Huawei has issued a statement confirming that a ban is in place, preventing the company from providing 5G to the Australian market, in a move it calls ‘politically motivated’ rather than in the ‘long-term interests of the Australian people.’
The statement followed a joint media release from Australian minister for communications and the arts, Mitch Fifield and treasurer Scott Morrison which alluded to ‘significant national security concerns.’ The media release referred to last year’s introduction of the Telecommunications Sector Security Reforms (TSSR), which are designed to provide a framework for Australia’s security agencies and industry to share sensitive information on threats to telecommunications networks.
It also revealed new measures including: a security obligation, which requires carriers and carriage service providers to protect their networks and facilities against threats to national security from unauthorised access or interference; a notification requirement, which requires carriers and nominated carriage service providers to tell government of any proposed changes to their telecommunications systems or services that are likely to have a material adverse effect on their capacity to comply with their security obligation; the ability for government to obtain more detailed information from carriers and carriage service providers in certain circumstances to support the work of the Critical Infrastructure Centre; and the ability to intervene and issue directions in cases where there are significant national security concerns that cannot be addressed through other means.
Morrison said: ‘The government’s TSSR, which commence on September 18, place obligations on telecommunications companies to protect Australian networks from unauthorised interference or access that might prejudice our national security.’
The media release went on to add that the government ‘considers that the involvement of vendors who are likely to be subject to extrajudicial directions from a foreign government that conflict with Australian law, may risk failure by the carrier to adequately protect a 5G network from unauthorised access or interference.’ While no markets or companies were mentioned by name, Huawei confirmed via its Huawei Australia Twitter account that ‘we have been informed by the govt that Huawei & ZTE have been banned from providing 5G technology to Australia.’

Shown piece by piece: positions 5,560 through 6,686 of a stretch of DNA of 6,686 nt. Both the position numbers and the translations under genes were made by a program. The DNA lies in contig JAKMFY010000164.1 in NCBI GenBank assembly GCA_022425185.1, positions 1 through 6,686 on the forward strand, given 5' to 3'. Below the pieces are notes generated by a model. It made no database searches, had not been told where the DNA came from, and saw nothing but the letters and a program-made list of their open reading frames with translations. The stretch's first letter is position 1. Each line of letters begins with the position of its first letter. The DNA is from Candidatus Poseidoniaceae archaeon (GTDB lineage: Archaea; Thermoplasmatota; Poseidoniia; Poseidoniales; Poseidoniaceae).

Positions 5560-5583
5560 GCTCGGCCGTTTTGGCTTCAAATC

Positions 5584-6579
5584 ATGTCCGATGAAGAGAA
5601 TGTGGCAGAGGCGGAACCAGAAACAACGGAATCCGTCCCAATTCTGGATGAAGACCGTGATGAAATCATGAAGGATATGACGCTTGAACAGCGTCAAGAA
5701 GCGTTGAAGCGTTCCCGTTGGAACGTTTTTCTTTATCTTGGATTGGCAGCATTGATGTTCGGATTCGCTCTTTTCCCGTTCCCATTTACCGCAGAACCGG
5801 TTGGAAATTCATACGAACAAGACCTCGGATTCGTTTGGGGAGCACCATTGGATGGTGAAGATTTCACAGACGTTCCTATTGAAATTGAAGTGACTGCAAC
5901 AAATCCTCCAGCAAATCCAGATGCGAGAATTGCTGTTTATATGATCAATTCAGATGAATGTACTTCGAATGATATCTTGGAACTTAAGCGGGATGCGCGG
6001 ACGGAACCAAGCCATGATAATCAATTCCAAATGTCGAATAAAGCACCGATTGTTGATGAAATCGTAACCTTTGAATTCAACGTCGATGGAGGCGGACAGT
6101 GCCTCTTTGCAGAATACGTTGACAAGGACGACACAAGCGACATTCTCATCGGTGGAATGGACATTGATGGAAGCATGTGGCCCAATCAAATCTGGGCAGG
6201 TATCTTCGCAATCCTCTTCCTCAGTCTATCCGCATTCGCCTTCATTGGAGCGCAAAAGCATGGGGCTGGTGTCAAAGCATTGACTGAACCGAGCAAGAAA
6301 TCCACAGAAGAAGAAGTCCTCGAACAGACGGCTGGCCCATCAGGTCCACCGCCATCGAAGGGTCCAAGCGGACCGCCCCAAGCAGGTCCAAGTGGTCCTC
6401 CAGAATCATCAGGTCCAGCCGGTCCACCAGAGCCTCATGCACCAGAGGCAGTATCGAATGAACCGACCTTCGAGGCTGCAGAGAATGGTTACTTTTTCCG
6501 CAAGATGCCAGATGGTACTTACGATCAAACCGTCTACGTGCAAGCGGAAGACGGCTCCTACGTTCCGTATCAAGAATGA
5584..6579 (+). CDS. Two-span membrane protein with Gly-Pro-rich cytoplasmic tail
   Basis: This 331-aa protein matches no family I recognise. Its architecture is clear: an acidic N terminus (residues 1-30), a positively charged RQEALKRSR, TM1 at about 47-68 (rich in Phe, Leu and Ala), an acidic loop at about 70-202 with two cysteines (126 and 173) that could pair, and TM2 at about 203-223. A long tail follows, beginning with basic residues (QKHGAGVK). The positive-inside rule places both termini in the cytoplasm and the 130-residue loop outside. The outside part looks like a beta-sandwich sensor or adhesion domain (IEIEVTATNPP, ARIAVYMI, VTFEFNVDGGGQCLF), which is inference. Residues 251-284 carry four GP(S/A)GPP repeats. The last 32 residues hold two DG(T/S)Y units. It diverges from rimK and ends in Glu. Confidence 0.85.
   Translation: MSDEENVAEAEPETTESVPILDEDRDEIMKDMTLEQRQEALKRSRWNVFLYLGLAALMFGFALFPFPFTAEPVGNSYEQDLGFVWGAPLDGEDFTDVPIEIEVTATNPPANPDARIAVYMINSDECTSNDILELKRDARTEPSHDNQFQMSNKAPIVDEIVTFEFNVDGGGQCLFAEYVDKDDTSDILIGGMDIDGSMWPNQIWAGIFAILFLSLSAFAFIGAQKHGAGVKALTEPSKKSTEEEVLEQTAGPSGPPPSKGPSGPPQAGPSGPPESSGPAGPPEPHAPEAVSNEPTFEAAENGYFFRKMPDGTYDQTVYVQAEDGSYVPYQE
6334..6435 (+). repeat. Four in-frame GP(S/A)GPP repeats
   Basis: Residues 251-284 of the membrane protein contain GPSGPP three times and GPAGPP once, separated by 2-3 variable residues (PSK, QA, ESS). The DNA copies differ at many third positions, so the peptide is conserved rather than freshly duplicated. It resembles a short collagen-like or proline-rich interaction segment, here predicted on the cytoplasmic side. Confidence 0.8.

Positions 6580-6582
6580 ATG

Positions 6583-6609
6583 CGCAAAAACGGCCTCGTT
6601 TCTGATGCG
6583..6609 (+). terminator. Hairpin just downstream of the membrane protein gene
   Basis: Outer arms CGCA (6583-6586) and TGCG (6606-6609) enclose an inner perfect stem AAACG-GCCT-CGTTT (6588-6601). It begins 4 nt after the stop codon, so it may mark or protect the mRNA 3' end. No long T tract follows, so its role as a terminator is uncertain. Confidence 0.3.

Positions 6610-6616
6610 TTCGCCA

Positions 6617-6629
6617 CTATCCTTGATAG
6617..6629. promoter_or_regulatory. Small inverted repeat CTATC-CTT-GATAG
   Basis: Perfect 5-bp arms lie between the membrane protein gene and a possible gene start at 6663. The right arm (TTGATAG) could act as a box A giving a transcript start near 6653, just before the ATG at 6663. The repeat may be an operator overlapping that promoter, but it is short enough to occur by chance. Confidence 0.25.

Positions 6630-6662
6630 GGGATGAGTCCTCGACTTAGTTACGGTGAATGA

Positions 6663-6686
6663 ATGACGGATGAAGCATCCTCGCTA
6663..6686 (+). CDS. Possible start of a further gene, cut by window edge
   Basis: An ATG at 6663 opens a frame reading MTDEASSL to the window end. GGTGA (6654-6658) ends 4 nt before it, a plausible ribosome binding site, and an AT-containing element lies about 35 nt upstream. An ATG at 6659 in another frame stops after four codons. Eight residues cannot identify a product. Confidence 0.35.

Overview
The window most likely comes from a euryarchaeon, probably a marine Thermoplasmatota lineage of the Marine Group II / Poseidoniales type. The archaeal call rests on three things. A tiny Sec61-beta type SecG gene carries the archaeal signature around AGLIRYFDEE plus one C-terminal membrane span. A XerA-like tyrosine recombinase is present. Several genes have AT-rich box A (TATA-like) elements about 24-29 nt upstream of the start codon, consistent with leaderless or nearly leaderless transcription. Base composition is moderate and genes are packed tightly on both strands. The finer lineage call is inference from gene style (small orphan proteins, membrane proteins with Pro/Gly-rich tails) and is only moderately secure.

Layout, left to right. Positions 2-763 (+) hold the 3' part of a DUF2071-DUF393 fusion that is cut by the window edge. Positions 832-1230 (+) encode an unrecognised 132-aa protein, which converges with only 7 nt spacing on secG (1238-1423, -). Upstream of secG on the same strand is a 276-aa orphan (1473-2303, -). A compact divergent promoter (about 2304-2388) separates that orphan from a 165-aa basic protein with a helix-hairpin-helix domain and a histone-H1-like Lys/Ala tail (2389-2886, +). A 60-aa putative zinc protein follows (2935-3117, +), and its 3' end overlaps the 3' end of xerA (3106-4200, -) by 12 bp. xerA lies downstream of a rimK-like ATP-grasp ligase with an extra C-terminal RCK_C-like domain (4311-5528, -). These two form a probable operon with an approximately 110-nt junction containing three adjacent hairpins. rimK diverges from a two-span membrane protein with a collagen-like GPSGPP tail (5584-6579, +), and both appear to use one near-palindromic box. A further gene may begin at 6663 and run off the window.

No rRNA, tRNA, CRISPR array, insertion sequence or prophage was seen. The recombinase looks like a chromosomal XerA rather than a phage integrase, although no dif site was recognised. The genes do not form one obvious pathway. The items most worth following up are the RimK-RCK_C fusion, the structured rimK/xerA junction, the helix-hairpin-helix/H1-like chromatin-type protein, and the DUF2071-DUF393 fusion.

The company has now released a full statement, claiming the decision is ‘not the result of a fact-based, transparent, or equitable decision-making process. It is not aligned with the long-term interests of the Australian people, and denies Australian businesses and consumers the right to choose from the best communications technology available.’
The statement went on to add: ‘A non-competitive market will raise the cost of network construction and have lasting effects on Australia’s transition to a digital economy. In the end, everyday businesses and consumers are the ones who will suffer the most from the government’s actions. Huawei is one of the core developers behind 5G. The Australian government recognises the massive benefits that 5G technology will bring to Australia’s economy, and yet it has restricted the use of Huawei’s technology. Innovation works because innovators are rewarded for their work, but the government has effectively denied Huawei a right to compete for a return on our investment.’
Huawei said that it has presented the government with an independent, third-party expert analysis of the Chinese laws in question and argues that a ‘mistaken and narrow understanding of Chinese law should not serve as the basis for concerns about Huawei’s business.’ It urged the Australian government to take an ‘objective and fact-based approach to security issues’, and to work together on effective long-term solutions. ‘Open dialogue, joint innovation, and close collaboration,’ said the statement, ‘are essential to the ongoing development of the telecommunications industry.’